But it turns out that I have a word for this year. It came seemingly out of nowhere (but really we know that things that come out of nowhere often are a result of the Spirit’s leading).


For the last month or two, I’ve been really considering beauty—where it comes from, what its purpose is, and what we should do with it. I’m not sure what brought the idea of “beauty” to my mind (I’m sure it was some book I read), but I haven’t been able to shake the idea.

Until now, I valued things for their reality (or truth or tangibility, just not fake) and usefulness. Reality and usefulness were requirements for everything: for my time, work, books, music, even for hobbies. Beauty was not only optional, but was untrustworthy. The well-known verse from Proverbs 31 comes to mind: “Charm is deceitful, and beauty is vain…” Beauty was a veneer that either blurred the truth or hid its own deficit.

But I’m beginning to see what I’ve been missing. Our expressions of beauty are a reflection of the source of beauty. Beauty is a person, just as truth is a person. Beauty has a purpose, just like light has a purpose. Beauty is meant to be seen, acknowledged, experienced, and enjoyed in its fullness.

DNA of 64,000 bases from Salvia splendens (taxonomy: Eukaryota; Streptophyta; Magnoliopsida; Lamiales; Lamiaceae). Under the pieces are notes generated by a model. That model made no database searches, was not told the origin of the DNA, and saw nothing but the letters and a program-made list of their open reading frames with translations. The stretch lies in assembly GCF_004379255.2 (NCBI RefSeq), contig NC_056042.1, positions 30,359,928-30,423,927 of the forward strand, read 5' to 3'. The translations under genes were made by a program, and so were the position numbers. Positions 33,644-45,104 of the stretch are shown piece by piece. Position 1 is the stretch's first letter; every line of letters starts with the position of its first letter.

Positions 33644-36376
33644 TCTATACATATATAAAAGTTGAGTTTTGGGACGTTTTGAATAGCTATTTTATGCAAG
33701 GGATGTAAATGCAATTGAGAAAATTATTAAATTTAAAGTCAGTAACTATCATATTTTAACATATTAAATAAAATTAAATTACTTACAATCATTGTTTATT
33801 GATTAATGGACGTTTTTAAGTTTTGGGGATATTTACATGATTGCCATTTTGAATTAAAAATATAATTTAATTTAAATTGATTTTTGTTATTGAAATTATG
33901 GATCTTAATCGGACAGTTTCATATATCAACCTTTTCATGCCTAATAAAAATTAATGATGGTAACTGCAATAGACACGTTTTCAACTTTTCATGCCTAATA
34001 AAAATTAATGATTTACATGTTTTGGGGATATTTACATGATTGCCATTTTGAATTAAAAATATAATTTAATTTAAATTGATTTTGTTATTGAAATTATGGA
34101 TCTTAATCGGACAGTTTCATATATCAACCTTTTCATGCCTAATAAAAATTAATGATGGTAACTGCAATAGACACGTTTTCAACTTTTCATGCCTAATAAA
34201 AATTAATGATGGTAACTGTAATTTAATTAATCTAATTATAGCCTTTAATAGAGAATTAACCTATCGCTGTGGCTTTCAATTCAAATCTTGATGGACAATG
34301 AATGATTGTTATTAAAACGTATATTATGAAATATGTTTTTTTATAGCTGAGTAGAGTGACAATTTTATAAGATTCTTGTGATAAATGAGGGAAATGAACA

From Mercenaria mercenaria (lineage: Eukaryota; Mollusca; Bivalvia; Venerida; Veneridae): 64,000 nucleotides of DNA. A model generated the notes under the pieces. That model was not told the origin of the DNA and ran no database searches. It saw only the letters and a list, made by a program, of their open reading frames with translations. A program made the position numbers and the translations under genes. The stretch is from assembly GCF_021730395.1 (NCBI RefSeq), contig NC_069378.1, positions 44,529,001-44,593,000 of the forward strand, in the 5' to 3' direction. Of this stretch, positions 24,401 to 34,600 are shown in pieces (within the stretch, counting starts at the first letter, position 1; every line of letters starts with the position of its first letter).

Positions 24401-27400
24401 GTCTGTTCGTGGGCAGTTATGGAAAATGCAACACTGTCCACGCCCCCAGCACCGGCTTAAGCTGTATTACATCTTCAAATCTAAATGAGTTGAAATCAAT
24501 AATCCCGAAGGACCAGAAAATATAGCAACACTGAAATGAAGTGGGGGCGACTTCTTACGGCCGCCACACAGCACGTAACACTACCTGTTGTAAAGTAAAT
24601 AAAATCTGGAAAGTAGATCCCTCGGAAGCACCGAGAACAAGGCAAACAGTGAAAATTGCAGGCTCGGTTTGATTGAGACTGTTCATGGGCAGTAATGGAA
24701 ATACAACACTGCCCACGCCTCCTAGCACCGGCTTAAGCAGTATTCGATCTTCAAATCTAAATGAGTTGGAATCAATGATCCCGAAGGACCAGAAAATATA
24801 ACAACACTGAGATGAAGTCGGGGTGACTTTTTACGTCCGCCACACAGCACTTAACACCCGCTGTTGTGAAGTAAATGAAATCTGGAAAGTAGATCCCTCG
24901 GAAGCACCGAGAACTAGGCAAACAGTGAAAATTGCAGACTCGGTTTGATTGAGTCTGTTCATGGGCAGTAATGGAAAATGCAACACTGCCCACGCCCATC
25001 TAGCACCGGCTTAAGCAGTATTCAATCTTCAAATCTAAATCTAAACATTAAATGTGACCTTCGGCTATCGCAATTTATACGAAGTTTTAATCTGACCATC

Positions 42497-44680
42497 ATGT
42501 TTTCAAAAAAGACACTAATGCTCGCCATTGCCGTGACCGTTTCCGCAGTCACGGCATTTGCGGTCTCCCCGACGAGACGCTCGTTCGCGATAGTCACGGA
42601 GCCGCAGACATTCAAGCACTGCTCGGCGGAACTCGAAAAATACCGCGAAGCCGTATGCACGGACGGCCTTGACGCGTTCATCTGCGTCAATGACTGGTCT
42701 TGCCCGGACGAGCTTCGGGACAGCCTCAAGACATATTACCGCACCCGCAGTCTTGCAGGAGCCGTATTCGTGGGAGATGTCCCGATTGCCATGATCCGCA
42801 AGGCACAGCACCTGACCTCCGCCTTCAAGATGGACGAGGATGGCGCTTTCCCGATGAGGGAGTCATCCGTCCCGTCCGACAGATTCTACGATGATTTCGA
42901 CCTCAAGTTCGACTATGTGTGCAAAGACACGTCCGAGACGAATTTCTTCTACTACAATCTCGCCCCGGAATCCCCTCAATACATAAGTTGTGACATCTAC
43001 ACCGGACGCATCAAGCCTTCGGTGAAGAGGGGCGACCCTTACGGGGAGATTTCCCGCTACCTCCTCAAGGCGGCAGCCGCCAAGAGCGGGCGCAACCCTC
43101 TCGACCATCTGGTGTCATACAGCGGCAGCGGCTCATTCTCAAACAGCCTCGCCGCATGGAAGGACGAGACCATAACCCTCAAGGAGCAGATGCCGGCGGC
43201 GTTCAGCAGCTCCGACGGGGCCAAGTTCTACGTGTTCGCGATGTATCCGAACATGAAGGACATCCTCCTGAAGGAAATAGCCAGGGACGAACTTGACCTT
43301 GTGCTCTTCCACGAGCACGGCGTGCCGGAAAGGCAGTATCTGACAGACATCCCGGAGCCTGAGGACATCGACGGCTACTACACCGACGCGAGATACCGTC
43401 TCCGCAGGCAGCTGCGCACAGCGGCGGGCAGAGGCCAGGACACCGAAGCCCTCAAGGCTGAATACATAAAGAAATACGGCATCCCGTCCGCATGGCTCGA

But as it turns out, I don’t care about beauty like I should. Things that are beautiful don’t give me pleasure and cause me to delight in God, the source of all beauty. I don’t experience the beauty of things, at least not in the way God intends for us to enjoy him. I don’t often glimpse the beauty in the stories he writes. Beauty is not an end in itself, but a lens through which we see the world as it should be.

Looking through beauty-correcting lenses means asking, “Is this beautiful? What about it is beautiful? How is this beauty a reflection of God’s beauty? How can I experience and enjoy this beauty as a foretaste of what I will experience fully with God?”

May we be captivated by God’s beauty as we notice his fingerprints over all of creation!

What gain has the worker from his toil? I have seen the business that God has given to the children of man to be busy with. He has made everything beautiful in its time. Also, he has put eternity into man's heart, yet so that he cannot find out what God has done from the beginning to the end. I perceived that there is nothing better for them than to be joyful and to do good as long as they live; also that everyone should eat and drink and take pleasure in all his toil—this is God's gift to man. (Ecclesiastes 3:9-13)

The Best Way Out Is Always Through

Robert Frost wrote in his poem “A Servant to Servants” in 1915:

He says the best way out is always through.
And I agree to that, or in so far
As that I can see no way out but through…

The life of faith is one plodding footstep after another. John Piper writes often of the winding road of faith in Christ, plodding along. “Plodding” is a good word for it — the mundane one step after another, the frustrating feeling of another winding curve, the marathon rather than the sprint.